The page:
In brief 4 min read
In the wake of the Financial Services Royal Commission (Royal Commission) and the introduction of the Banking Executive Accountability Regime (BEAR), APRA has undertaken a review of its enforcement strategy. The Enforcement Review Final Report (APRA Final Report) and an updated Enforcement Approach have now been released. While the new Enforcement Approach falls short of ASIC's 'why not litigate' approach, it suggests APRA will take a more active and 'constructively tough' approach to enforcement, supported by a new enforcement team. Partner Simun Soljo, Senior Overseas Practitioner Francesca Bonner-Evans and Lawyer Ellen Trevanion report.
The Royal Commission placed increased scrutiny on ASIC and APRA's ability and willingness to bring enforcement action against financial services entities that fail to comply with their obligations.
Starting in November 2018, newly appointed APRA Deputy Commissioner John Lonsdale has led a comprehensive review of APRA's enforcement appetite and approach. The APRA Final Report was delivered to the APRA Board in late March 2019 and has formed the basis for the new Enforcement Approach released on 16 April 2019. Chairman Wayne Byres stated publicly that APRA will implement all recommendations in the APRA Final Report and intends to adopt the new 'constructively tough' approach immediately.
The APRA Final Report made a number of recommendations, many of them focusing on APRA's internal operations. The recommendations of particular significance to industry are summarised below.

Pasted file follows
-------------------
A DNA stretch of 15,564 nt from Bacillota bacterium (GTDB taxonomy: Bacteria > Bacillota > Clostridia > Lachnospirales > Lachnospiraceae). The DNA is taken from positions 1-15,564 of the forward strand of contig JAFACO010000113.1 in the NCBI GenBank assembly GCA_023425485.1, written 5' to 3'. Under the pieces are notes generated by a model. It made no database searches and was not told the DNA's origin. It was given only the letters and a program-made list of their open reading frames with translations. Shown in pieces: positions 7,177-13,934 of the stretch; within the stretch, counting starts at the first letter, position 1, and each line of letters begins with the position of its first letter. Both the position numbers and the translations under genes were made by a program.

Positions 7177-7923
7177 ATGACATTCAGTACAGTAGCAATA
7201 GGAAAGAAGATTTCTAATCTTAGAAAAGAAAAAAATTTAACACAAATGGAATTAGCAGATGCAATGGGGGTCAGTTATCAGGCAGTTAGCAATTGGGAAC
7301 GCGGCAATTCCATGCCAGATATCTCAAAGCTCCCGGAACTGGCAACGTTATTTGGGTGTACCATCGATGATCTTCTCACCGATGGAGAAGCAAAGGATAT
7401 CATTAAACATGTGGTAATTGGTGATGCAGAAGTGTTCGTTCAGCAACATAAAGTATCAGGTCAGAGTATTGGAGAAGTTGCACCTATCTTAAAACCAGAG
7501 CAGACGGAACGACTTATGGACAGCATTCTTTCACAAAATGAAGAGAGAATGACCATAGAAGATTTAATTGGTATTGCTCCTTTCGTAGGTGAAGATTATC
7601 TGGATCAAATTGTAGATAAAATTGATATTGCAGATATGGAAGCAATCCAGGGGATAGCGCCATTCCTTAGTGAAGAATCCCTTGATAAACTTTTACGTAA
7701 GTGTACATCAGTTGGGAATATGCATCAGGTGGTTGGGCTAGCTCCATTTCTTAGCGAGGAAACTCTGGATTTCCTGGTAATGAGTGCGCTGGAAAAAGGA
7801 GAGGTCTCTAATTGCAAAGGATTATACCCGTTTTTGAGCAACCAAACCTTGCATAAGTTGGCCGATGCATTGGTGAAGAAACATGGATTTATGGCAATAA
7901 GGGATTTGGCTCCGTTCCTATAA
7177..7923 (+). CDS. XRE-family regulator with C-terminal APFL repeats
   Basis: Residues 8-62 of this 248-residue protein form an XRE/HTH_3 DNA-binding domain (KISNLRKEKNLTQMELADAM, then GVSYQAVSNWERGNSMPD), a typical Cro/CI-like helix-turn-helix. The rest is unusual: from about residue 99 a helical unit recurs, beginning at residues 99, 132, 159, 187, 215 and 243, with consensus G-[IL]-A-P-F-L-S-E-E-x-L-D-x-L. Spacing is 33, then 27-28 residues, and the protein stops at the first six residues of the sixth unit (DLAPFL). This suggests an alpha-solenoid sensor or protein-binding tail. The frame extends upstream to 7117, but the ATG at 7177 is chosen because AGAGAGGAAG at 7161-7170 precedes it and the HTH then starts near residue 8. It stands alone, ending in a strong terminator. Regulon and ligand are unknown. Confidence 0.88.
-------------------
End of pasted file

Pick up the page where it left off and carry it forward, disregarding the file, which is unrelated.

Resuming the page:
A 'constructively tough' enforcement approach
The APRA Final Report concluded that APRA's historical approach to enforcement as a 'last resort' diminished the credible threat of enforcement action and risked undermining APRA's supervisory efforts. It recommended a new 'constructively tough' approach to enforcement.
The Final Report also recommended combining APRA's investigation and legal specialists into a single team to advise and support supervisors in relation to enforcement. This mirrors the use of specialist units at the ACCC and ASIC's new Office of Enforcement.
Increased cooperation with ASIC
While APRA is unlikely to take the same regulatory approach as ASIC, the APRA Final Report recommends greater cooperation between APRA and ASIC when it comes to enforcement, including increased information sharing, consultation when either agency is considering enforcement action and coordinating action where appropriate.
The APRA Final Report also recommended legislative change to allow ASIC and APRA to bring joint proceedings and to share information obtained under ASIC's search warrant powers and examination powers.
Additional legislative powers
The APRA Final Report recommended giving APRA further enforcement powers in relation to superannuation (a penalty regime for breaches of additional license conditions and the introduction of an explicit power to order an RSE Licensee to undertake a merger by way of a successor fund transfer), and private health insurance (powers to impose additional license conditions, discretion to revoke registration and the power to effect compulsory transfers where APRA has viability concerns).